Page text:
The ICO exists to empower you through information.

At a glance

The Act only applies to recorded information, but you need to conduct thorough searches of the information you do hold to make sure you find everything covered by the request.

Even if the information is inaccurate or incomplete it should be provided, unless an exemption applies.

You should provide the information you hold at the time the request is made. You can only alter it if such amendments would’ve been made regardless of the request. Altering or deleting information to avoid releasing it in response to a request is a criminal offence.

When deciding what information can be disclosed you should double check whether there is any hidden information or meta data within it, particularly personal data.

In brief

What happens if we don’t have the information?

The Act only covers recorded information you hold. When compiling a response to a request for information, you may have to draw from multiple sources of information you hold, but you don’t have to make up an answer or find out information from elsewhere if you don’t already have the relevant information in recorded form.

Before you decide that you don’t hold any recorded information, you should make sure that you have carried out adequate and properly directed searches, and that you have convincing reasons for concluding that no recorded information is held. If an applicant complains to the ICO that you haven’t identified all the information you hold, we will consider the scope, quality and thoroughness of your searches and test the strength of your reasoning and conclusions.

If you don’t have the information the requester has asked for, you can comply with the request by telling them this, in writing. If you know that the information is held by another public authority, you could transfer the request to them or advise the requester to redirect their request. Part 2 of the section 45 code of practice provides advice on good practice in transferring requests for information.

For further information, read our more detailed guidance:

What if the information we hold is inaccurate?

The Act covers recorded information, whether or not it is accurate. You cannot refuse a request for information simply because you know the information is out of date, incomplete or inaccurate. To avoid misleading the requester, you should normally be able to explain to them the nature of the information, or provide extra information to help put the information into context.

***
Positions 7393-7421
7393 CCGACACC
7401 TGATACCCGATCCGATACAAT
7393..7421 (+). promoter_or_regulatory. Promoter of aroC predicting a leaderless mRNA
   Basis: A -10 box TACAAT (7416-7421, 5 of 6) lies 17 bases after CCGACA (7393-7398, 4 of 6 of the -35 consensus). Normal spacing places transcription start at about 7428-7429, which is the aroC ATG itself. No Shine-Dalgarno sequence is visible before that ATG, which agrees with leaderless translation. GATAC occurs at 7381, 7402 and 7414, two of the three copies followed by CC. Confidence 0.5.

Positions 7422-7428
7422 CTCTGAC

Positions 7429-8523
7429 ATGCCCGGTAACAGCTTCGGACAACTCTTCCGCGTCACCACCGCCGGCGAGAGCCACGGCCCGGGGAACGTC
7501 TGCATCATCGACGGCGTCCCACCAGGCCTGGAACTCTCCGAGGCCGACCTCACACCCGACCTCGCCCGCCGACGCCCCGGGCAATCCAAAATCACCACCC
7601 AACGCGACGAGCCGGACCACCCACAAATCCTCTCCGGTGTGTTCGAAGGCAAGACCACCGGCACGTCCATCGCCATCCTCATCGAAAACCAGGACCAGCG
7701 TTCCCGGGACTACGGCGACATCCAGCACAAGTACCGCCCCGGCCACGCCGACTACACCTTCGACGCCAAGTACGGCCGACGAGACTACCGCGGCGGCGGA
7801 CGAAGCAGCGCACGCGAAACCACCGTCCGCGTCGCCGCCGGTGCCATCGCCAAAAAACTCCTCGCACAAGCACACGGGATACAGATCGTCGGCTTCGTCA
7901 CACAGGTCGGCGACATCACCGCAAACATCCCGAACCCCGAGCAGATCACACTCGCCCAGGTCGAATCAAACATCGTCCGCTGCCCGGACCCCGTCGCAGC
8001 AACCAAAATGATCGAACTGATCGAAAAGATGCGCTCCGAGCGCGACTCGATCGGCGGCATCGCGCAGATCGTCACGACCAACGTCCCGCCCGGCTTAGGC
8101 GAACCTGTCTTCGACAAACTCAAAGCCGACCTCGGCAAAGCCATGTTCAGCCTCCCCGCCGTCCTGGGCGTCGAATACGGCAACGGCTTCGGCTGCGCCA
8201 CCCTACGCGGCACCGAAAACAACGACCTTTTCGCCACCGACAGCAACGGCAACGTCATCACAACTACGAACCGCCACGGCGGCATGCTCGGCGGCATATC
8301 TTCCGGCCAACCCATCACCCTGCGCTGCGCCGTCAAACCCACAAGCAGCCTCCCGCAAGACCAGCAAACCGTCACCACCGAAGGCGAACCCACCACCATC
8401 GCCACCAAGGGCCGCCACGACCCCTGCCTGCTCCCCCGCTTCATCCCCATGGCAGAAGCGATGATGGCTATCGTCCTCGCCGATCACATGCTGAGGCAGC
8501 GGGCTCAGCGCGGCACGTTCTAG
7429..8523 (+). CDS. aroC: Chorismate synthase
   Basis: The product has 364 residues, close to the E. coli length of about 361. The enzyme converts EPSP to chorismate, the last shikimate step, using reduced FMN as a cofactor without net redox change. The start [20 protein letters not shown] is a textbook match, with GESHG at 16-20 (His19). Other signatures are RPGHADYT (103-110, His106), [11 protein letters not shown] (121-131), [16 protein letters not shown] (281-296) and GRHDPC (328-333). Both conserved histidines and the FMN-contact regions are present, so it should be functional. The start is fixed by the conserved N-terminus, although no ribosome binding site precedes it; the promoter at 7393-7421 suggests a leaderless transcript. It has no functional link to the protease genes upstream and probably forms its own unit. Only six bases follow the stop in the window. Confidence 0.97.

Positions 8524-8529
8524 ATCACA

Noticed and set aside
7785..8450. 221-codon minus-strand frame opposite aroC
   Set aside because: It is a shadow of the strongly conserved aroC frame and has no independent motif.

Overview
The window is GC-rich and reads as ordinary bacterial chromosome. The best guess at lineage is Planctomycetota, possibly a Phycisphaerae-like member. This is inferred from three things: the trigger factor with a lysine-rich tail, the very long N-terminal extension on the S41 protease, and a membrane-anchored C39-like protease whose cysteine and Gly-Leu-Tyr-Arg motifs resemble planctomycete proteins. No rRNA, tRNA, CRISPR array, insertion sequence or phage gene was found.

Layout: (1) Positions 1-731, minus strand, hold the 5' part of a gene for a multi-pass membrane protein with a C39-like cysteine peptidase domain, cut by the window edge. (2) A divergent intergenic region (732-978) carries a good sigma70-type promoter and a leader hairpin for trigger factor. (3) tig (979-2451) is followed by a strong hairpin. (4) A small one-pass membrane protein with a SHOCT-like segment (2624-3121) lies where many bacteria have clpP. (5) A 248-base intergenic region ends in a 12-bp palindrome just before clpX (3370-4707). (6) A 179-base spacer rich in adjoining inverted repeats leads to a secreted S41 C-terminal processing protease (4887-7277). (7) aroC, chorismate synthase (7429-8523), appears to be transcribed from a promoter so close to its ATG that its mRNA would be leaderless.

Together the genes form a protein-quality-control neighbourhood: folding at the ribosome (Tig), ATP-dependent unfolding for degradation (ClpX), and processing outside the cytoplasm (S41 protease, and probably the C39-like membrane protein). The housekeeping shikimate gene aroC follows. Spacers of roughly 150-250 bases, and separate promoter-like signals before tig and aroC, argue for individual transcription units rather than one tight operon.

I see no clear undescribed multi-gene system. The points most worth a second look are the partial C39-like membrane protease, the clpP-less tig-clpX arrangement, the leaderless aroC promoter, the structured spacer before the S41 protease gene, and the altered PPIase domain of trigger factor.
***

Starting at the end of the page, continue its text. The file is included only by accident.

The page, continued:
When considering complaints against a public authority, the ICO will normally reject arguments that inaccurate information should not be disclosed. However, in a few cases there may be strong and persuasive arguments for refusing a request on these grounds if these are specifically tied to an exemption in the Act. It will be up to you to identify such arguments.

Can we change or delete information that has been requested?

No. You should normally disclose the information you held at the time of the request. You are allowed to make routine changes to the information while you are dealing with the request as long as these would have been made regardless of the request. However, it would not be good practice to go ahead with a scheduled deletion of information if you know it has been requested.

You must not make any changes or deletions as a result of the request, for example, because you are concerned that some of the information could be embarrassing if it were released. This is a criminal offence (see What happens when someone complains?).

For further information, read our more detailed guidance:

Is there anything else we should consider before sending the information?

You should double check that you have included the correct documents, and that the information you are releasing does not contain unnoticed personal data or other sensitive details which you did not intend to disclose.

This might be a particular issue if you are releasing an electronic document. Electronic documents often contain extra hidden information or ‘metadata’ in addition to the visible text of the document. For example, metadata might include the name of the author, or details of earlier draft versions. In particular, a spreadsheet displaying information as a table will often also contain the original detailed source data, even if this is not immediately visible at first glance.

You should ensure that staff responsible for answering requests understand how to use common software formats, and how to strip out any sensitive metadata or source data (eg data hidden behind pivot tables in spreadsheets).

See the National Archives Redaction Toolkit for further information, or read our more detailed guidance: